Gabriel Boric: A new president for a new Constitution | Opinion



It is not easy to read the new Chile, the one that exploded in the streets in October 2019 and that this Sunday elected Gabriel Boric Font as the most voted president in its history. Analysts test contradictory interpretations and the successive votes of these two years show zigzagging results: while almost 80% of the country approved the drafting of a new Constitution and then elected the members of the new Constitutional Convention that will draft it with a markedly leftist stamp A few months later, he chose a Congress in which the right wing has practically half of the seats and allowed the advancement of a far-right presidential candidate who at times seemed to have the real possibility of reaching La Moneda. He did not succeed, but the Chile in which Boric will sail is particularly complex.

Of course, post-election questions focus on immediate challenges: what forces will make up your Cabinet, how will you deal with an overheated economy, will it be possible to implement a program that requires major tax reform, and will you have the votes in Congress to deliver? their electoral promises. All these are legitimate doubts that will begin to be answered in the coming weeks and months, marking the success or failure of the new Government. But Boric has a longer-term mission, which should mark Chile for the next few decades: to get a new Constitution approved.

Boric’s leadership is closely tied to the constituent process. When, in the midst of the social outbreak, the fear of an institutional crisis pushed the political forces to sign an agreement that compromised a plebiscite to change the 1980 Constitution, Boric was one of the protagonists of the negotiations. However, when the time came to sign the agreement, his party, Social Convergence, disavowed it and decided not to sign the document. Then Boric did something unexpected: he signed the same, making it clear that he was doing it in a personal capacity.

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The decision had an immediate political cost. A group of coreligionists denounced him to the Supreme Court, which temporarily froze his membership and finally punished him with a private reprimand. The party broke down with the resignation of an important group of militants, including leaders historically close to Boric.

In the long run, Boric ended up making the episode part of his political capital. The institutional solution to the crisis achieved broad support among citizens and Boric always remembers what happened to show himself as a politician who favors dialogue and the search for agreements.

But the installation of a Constitutional Convention last July was only the beginning of the constitutional process. The organization, which started with high citizen support, has been losing support as its work progresses. The data is relevant, because your proposal must be submitted to an exit plebiscite, with a mandatory vote, which will ratify or reject the new Constitution.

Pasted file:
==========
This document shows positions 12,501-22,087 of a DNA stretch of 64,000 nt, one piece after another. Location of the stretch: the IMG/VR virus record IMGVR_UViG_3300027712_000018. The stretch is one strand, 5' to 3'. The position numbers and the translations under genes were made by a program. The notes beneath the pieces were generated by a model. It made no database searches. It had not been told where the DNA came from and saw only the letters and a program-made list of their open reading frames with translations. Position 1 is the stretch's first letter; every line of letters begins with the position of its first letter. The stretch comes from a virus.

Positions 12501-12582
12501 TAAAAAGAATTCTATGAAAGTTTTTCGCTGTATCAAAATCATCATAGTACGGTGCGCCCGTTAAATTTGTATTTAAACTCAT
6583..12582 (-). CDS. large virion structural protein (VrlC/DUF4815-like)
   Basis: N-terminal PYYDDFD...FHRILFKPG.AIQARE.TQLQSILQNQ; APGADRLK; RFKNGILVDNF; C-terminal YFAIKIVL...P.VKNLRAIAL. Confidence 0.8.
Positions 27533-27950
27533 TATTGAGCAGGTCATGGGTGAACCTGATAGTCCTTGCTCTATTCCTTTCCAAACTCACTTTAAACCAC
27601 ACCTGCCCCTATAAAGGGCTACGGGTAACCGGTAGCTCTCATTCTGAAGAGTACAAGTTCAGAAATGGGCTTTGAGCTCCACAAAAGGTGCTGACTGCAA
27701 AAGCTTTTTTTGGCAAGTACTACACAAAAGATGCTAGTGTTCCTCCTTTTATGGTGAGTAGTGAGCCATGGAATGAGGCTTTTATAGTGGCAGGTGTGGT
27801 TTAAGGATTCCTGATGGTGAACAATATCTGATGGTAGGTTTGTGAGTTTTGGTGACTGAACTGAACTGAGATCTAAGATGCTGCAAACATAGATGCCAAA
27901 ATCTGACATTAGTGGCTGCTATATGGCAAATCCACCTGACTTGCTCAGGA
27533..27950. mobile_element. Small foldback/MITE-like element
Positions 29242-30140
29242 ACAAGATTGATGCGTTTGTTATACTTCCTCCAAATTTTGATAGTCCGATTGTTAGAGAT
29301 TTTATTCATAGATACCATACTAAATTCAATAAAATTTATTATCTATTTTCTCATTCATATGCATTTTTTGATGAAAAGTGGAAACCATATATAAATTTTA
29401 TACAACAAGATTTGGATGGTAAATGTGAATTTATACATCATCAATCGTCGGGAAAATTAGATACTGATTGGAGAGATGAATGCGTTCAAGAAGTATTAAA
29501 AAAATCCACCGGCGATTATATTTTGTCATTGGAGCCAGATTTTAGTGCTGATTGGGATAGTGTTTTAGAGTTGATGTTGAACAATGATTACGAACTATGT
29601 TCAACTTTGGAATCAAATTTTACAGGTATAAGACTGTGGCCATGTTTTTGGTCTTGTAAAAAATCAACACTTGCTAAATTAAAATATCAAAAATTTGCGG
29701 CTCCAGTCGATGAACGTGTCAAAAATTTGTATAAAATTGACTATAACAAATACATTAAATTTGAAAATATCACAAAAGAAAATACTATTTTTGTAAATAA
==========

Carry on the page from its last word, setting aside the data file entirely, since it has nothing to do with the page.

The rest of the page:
The results of the first presidential round and the success of the right wing in Congress were a first warning sign that a victory in the plebiscite is not assured. In the Constitutional Convention the data was read as a message to them as well. There was self-criticism regarding a debut marked by catharsis, identity struggles and certain excesses that raised questions. There was talk of moderating speeches and content.

A Congress loaded to the right could make it difficult to pass laws necessary to implement a new constitution, but the main fear was a victory for José Antonio Kast, who was an outspoken opponent of constitutional change. Boric’s victory clears that obstacle, although it does not guarantee approval in the exit plebiscite.

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Boric must give institutional support to the Convention and end the friction with La Moneda that have characterized the relationship with the Piñera government. That is the floor. Politically, he will have to balance respect for the agency’s independence and his role as leader of the I Approve Dignity coalition. Within the Convention, this group acts on two sides, with the Broad Front acting as a hinge between the extremes and promoting more moderate left-wing reforms, and with the Communist Party, which is pushing for more radical changes.

In his first speech, Boric sent a signal towards the search for agreements: “For the first time in our history we are writing a Constitution in a democratic and joint way, with the participation of native peoples. Let us all take care of this process to have a Magna Carta that is one of encounter and not of division ”.

Everything is yet to be written. A Constitution of “encounter”, like the one proposed by Boric, will surely imply concessions to some of the transformative impulses of its adherents. And yet, the resistance to change is so strong in a sector of the right that Boric will probably find himself again in front of Kast and his people in the campaign for the exit plebiscite. How reflected all Chileans are in the new Constitution will depend on who wins then. This just begin.

Francisca Skoknic is a Chilean journalist, co-founder and editor of LaBot, where she writes a weekly newsletter on the Constitutional Convention

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George Holan

George Holan is chief editor at Plainsmen Post and has articles published in many notable publications in the last decade.

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